https://itunes.apple.com/us/movie/man-of-steel-2013/id684580963

I generally liked the sharply contrasting sci-fi and Kansas sets, the cast, and the costumes, though I always imagine Lois as Teri Hatcher, and until now I’d never imagined Kal El’s suit as made of the same stuff as those grippy rubber things you use to open jars.

No thanks, I got this one, Kal.

If you have a long enough attention span for another 4000 words on this movie, keep reading for more on the nature/nurture theme and some other thoughts as well as a plot summary with SPOILERS in the form of a beat sheet in the style described in Blake Snyder’s Save the Cat.

Continue reading Man of Steel (2013)

Frozen (2013)

Oh, where to start. I’m stuck. I am, as it were, frozen.

Right. Well, when all else fails, go back to the beginning.

Frozen, like The Little Mermaid, is a Disney adaptation of a Hans Christian Andersen story. As a child I watched the low-budget Faerie Tale Theatre Snow Queen, which is a lot closer to the Andersen story. The Disney version of the tale has some stunning visuals and one good song, but—for reasons having nothing to do with other versions—I think its story is deeply flawed.

Though some say it’s a story about the problematic relationship between two sisters, I’d say Frozen is one girl’s coming-of-age tale or rite-of-passage story. Rite-of-passage stories have a life problem, a wrong way of addressing it, and a moment of acceptance. Anna’s problem is her sister’s unwillingness to face the world. Anna spends the whole movie wrongly acting as if she can soothe her sister’s fear, and totally fails because Elsa has to master her fear herself. Anna grows up when she accepts her sister as-is. Seems simple, right? Disney went and made it all complicated.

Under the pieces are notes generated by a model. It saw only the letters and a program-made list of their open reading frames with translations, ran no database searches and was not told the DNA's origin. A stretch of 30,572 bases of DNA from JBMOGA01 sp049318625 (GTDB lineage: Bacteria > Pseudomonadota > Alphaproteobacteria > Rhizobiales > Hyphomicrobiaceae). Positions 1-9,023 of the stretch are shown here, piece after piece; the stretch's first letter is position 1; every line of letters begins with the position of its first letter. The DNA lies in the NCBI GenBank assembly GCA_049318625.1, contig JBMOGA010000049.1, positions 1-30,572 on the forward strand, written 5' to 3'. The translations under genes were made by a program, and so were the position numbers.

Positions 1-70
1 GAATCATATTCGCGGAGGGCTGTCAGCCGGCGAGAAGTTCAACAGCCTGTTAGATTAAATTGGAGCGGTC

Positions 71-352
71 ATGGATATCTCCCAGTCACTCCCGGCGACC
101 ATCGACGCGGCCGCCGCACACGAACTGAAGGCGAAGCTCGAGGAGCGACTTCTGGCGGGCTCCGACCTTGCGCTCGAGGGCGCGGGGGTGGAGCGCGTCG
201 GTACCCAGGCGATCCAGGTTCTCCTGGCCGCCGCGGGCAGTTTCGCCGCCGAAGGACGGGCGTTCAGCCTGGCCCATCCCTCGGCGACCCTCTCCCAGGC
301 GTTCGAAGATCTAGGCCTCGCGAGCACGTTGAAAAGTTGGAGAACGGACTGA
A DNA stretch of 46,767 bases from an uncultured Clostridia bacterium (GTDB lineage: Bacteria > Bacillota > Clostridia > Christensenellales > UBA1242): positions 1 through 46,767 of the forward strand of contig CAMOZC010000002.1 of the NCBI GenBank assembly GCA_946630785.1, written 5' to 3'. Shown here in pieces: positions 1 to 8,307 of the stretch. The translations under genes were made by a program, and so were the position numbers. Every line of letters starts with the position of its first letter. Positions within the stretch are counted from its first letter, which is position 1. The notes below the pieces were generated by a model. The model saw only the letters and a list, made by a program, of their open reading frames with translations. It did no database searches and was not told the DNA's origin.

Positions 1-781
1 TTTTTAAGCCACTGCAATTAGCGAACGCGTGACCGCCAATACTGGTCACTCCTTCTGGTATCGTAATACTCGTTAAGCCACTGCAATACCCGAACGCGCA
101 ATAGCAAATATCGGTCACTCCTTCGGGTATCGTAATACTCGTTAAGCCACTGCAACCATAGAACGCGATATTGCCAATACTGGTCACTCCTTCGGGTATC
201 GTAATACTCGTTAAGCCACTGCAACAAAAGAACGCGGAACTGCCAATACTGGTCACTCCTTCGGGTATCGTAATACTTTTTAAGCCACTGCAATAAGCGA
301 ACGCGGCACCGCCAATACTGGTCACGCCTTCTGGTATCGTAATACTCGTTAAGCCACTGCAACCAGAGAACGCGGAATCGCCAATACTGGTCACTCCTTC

https://itunes.apple.com/us/movie/frozen/id741238771

See below for more on why I thought Frozen was disappointing, including a plot summary with SPOILERS in the form of a beat sheet in the style described in Blake Snyder’s Save the Cat.

Continue reading Frozen (2013)

Wonder Woman (2017)

Wonder Woman captured the attention and approbation of hordes of moviegoers interested in seeing a heroic female fantasy character. It wasn’t personally meaningful to me the way that it seems to have been to a lot of people. I think the movie was pretty and entertaining but that, like many others that don’t have a well-crafted core story, it could have been thematically stronger.